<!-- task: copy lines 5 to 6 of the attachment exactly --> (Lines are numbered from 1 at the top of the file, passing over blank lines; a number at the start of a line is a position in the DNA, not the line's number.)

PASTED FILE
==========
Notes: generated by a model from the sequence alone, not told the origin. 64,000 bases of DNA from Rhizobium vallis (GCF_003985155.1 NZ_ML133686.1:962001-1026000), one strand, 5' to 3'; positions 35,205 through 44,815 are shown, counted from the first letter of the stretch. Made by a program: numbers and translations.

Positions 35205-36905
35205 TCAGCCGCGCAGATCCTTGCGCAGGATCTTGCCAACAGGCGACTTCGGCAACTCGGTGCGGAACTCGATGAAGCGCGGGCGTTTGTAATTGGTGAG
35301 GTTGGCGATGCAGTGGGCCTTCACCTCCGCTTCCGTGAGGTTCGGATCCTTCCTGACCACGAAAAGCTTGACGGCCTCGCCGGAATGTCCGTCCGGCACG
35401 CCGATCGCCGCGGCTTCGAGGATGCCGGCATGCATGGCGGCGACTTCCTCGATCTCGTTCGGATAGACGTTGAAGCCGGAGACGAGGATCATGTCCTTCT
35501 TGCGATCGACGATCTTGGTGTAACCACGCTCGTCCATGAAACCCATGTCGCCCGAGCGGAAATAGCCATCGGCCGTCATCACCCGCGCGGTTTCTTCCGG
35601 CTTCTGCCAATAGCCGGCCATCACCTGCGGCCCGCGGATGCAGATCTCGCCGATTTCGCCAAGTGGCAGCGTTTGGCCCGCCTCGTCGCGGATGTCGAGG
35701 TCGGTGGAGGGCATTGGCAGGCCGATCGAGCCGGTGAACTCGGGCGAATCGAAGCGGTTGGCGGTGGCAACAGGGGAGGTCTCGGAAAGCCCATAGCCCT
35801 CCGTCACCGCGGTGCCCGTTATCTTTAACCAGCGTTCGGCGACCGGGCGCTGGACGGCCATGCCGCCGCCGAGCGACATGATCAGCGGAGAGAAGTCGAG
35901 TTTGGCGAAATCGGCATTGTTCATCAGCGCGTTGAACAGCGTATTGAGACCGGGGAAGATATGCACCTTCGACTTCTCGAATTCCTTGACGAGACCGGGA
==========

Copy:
35401 CCGATCGCCGCGGCTTCGAGGATGCCGGCATGCATGGCGGCGACTTCCTCGATCTCGTTCGGATAGACGTTGAAGCCGGAGACGAGGATCATGTCCTTCT
35501 TGCGATCGACGATCTTGGTGTAACCACGCTCGTCCATGAAACCCATGTCGCCCGAGCGGAAATAGCCATCGGCCGTCATCACCCGCGCGGTTTCTTCCGG